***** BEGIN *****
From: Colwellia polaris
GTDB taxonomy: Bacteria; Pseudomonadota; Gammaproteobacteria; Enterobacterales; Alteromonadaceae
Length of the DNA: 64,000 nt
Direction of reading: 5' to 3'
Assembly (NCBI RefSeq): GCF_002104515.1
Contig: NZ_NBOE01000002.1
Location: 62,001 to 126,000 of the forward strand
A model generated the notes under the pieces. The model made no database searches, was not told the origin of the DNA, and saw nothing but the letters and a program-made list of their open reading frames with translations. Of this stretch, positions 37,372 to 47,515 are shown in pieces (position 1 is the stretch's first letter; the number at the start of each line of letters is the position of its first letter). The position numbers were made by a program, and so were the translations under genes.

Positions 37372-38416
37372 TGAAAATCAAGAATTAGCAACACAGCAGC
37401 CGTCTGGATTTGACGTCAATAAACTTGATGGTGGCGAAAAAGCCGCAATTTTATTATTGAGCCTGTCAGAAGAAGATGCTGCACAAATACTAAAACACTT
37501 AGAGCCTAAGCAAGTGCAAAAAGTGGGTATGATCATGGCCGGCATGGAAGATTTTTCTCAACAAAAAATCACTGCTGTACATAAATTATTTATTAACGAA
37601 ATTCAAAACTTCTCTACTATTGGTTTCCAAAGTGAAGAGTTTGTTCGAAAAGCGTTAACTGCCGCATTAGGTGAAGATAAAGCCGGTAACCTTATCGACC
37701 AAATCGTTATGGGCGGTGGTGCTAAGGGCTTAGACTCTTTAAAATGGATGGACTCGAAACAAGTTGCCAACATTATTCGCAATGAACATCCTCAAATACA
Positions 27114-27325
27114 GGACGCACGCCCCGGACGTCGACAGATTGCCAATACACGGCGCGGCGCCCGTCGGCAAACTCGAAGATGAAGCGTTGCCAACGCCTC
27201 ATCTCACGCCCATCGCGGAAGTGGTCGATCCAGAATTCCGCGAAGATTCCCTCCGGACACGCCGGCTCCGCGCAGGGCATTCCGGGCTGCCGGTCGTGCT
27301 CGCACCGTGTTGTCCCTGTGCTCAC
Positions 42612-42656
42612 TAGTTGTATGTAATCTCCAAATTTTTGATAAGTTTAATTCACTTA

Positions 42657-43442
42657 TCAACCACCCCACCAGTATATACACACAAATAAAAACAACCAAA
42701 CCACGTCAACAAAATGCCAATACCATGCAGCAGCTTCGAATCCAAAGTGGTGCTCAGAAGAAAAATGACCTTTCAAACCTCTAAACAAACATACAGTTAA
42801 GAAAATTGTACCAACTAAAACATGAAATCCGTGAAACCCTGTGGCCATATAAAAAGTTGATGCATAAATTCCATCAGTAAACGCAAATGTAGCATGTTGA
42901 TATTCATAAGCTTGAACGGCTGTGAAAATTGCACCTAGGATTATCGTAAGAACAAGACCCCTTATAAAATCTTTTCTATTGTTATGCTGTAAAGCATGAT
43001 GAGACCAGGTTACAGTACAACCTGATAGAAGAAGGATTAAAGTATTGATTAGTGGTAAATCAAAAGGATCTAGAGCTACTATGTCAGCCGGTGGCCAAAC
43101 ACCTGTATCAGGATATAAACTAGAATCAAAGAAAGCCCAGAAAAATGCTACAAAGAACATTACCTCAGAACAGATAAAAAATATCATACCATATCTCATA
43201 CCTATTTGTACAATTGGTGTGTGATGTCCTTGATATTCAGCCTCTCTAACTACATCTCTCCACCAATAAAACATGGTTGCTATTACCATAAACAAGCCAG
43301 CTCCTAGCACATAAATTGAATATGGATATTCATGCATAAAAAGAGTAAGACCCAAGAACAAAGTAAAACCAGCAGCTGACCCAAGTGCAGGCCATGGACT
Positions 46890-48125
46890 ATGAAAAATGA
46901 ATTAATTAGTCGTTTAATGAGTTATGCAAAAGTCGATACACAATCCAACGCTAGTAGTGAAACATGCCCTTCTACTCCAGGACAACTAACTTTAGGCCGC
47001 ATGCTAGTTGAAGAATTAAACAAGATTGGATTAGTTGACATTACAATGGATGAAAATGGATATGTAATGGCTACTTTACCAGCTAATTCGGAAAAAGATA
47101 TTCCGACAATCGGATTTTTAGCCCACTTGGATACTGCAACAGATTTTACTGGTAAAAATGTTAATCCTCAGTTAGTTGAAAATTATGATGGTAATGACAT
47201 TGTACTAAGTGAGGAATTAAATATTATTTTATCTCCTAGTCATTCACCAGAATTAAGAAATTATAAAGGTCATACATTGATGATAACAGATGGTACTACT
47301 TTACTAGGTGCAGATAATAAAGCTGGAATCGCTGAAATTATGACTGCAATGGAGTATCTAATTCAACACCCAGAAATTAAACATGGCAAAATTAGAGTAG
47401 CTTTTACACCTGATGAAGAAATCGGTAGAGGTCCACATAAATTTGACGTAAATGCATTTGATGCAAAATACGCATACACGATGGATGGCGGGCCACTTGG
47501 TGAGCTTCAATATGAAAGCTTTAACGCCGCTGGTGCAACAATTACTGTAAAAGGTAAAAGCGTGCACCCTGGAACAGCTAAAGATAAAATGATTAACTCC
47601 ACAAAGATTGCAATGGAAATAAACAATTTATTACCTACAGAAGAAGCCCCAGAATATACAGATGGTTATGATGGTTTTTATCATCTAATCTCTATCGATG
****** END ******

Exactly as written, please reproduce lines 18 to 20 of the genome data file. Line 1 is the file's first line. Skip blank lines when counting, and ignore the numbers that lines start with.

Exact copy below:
27301 CGCACCGTGTTGTCCCTGTGCTCAC
Positions 42612-42656
42612 TAGTTGTATGTAATCTCCAAATTTTTGATAAGTTTAATTCACTTA